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Overwhelming Support For Four-Day Work Week To Be Introduced To Australia

Overwhelming Support For Four-Day Work Week To Be Introduced To Australia

In the wake of New Zealand's Prime Minister suggesting a four-day work week as a method to get Kiwis out into the local area and kickstarting the community, Australians have been asked whether they would adopt the idea.

More than four thousand people were polled on LADbible Australia's Facebook page and the overwhelming majority of you reckon it's a good idea.

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Nearly 80 per cent of voters think it is a good idea, with loads of people loving the idea of a three day weekend.

The proposal wouldn't involve taking a pay cut because of the one less day, but would require staff to work an extra two hours each day to make up the typical 40 hour week.

One person wrote: "Would much rather do four 10 hour days than five 8 hour days."

Another added: "I currently work a nine day fortnight and it's the best thing having the extra day off every second weekend. Have noticed changes in my mental health since I switched to the nine day fortnight."

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A third said: "I can't see why working a standard 40 hr week in four days instead of five would be a problem. Most companies push that anyway so if workers want the overtime, they can tell their boss they will work the Friday."

Credit: Pixabay
Credit: Pixabay

The debate started when New Zealand Prime Minister Jacinda Ardern suggested the four-day work week model as the country moves out of the coronavirus pandemic.

After meeting with tourism stakeholders, the big question was how to get Kiwis to explore the rest of the country and inject some money into the local economy.

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One of the ideas was that if people had a bit more time on their hands, then they would love to go on a trip.

"I hear lots of people suggesting we should have a four-day work week," she said in a Facebook live video.

"Ultimately, that really sits between employers and employees. But as I've said there's just so much we've learnt about Covid and that flexibility of people working from home, the productivity that can be driven out of that.

"Think about if that's something that would work for your workplace, because it certainly would help tourism all around the country."

If the system were to be adopted in Australia, it would also rest on employers to make that final decision. But it's proved to be very beneficial to the ones that have made the switch.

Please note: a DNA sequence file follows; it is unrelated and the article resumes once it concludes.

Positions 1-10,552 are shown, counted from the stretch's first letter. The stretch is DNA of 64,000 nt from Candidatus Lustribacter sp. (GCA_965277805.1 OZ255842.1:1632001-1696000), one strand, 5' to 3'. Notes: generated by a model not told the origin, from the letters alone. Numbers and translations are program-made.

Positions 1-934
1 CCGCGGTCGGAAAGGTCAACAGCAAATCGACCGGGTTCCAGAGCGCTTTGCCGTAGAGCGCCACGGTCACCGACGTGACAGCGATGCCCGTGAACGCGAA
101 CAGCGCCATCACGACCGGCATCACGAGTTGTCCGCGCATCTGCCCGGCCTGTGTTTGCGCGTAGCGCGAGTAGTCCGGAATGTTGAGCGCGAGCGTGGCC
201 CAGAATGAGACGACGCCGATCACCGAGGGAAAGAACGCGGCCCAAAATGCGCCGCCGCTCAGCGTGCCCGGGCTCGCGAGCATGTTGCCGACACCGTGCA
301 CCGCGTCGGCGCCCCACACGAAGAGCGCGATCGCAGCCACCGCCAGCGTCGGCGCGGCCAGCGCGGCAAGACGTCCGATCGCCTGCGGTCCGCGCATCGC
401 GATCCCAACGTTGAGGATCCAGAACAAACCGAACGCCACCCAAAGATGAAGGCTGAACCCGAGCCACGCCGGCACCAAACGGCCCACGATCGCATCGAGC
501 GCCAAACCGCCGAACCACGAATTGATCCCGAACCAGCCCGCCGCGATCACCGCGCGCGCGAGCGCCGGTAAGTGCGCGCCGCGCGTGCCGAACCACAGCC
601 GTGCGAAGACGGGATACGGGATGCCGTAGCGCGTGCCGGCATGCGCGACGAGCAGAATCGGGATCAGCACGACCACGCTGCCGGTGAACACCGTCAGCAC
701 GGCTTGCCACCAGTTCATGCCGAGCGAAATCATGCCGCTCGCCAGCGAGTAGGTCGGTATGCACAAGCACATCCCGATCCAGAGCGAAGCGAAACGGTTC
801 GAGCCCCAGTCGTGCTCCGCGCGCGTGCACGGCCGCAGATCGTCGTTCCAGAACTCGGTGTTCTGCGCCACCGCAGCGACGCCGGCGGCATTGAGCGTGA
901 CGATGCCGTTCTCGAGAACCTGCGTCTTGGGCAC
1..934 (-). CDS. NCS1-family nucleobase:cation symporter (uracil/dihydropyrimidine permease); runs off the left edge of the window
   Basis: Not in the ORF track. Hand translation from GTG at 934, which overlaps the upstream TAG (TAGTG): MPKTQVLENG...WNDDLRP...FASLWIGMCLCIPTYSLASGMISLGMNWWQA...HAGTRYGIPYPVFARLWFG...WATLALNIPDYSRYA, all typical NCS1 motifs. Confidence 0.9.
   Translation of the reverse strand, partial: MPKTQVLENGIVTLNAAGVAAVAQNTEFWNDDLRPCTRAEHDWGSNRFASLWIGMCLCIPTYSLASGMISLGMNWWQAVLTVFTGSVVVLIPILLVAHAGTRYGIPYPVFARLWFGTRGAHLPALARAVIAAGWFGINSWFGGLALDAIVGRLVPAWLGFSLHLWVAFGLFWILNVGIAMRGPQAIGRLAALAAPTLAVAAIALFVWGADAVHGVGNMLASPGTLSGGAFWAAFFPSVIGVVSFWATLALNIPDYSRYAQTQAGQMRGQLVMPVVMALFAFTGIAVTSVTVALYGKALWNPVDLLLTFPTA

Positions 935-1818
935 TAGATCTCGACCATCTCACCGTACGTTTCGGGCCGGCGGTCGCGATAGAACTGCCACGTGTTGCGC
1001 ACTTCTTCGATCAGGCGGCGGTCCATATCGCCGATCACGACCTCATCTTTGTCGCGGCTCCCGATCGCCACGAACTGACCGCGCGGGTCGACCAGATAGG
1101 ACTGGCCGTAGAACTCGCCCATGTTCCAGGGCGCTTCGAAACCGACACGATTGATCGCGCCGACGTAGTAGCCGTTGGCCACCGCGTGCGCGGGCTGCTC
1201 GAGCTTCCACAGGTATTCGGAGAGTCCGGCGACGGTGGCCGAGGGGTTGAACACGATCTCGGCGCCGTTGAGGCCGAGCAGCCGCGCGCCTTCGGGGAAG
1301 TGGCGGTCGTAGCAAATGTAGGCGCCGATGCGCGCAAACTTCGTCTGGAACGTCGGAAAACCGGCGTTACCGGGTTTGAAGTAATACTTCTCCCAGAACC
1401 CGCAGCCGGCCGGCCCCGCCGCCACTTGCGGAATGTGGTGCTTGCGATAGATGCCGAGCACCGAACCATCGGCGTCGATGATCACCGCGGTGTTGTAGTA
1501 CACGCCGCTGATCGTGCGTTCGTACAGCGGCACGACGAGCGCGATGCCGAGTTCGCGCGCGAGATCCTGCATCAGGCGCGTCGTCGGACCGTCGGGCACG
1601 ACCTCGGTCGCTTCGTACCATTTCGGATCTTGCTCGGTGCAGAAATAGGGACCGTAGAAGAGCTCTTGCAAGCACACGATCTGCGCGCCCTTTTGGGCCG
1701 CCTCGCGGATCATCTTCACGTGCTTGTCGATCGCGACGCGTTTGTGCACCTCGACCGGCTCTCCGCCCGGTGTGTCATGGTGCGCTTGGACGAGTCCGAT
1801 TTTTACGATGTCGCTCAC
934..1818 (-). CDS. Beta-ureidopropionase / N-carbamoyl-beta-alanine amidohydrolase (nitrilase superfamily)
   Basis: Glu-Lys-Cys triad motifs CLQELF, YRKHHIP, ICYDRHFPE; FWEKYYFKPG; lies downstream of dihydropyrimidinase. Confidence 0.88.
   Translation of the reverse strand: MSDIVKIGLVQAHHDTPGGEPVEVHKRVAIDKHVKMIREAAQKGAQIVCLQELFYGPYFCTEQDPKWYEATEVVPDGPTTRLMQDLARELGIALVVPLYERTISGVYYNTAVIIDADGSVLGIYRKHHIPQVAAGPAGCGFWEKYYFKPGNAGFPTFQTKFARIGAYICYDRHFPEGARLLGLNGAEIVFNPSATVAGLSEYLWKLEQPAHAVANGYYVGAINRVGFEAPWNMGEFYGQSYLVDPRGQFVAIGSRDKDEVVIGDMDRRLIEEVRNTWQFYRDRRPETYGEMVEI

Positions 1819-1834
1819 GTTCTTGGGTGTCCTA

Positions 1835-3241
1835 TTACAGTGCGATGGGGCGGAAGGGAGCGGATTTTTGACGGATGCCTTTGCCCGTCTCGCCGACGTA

A Melbourne company moved to a shorter week while keeping the same pay for employees and saw a marked improvement in productivity.

Credit: VERSA
Credit: VERSA

VERSA Managing Director Jonny Clow told LADbible: "We literally close the office on a Wednesday which allows our team to fit in some life admin, family time, sport or sleep into their week rather than having to squash it all into the weekend.

"After trying lots of flexible arrangements that didn't work (people taking so many different days off that it became impossible to manage), [company CEO Kath Blackman] realised she could create a single day-off for everyone.

"Wednesday makes sense as it's the middle of the week. Approaching a business like two small weeks creates a whole new model. Friday becomes a day of great industry in what can be seen a slack day where people have a long lunch or leave early.

"Revenue alone was up 46 percent YOY and staff retention is up from 72 percent to 88 percent. Staff are happy and the company is thriving and we hope our case study will help other companies be brave enough to do the same."

Featured Image Credit: Pixabay

Topics: News, Australia

Stewart Perrie

Stewart Perrie is a Trending Journalist at LADbible. His first job was as a newsreader and journalist at the award winning Sydney radio station, Macquarie Radio. He was solely responsible for the content broadcast on multiple stations across Australia when the MH17, Germanwings and AirAsia disasters unfolded. Stewart has covered the conflict in Syria for LADbible, interviewing a doctor on the front line, and has contributed to the hugely successful UOKM8 campaign.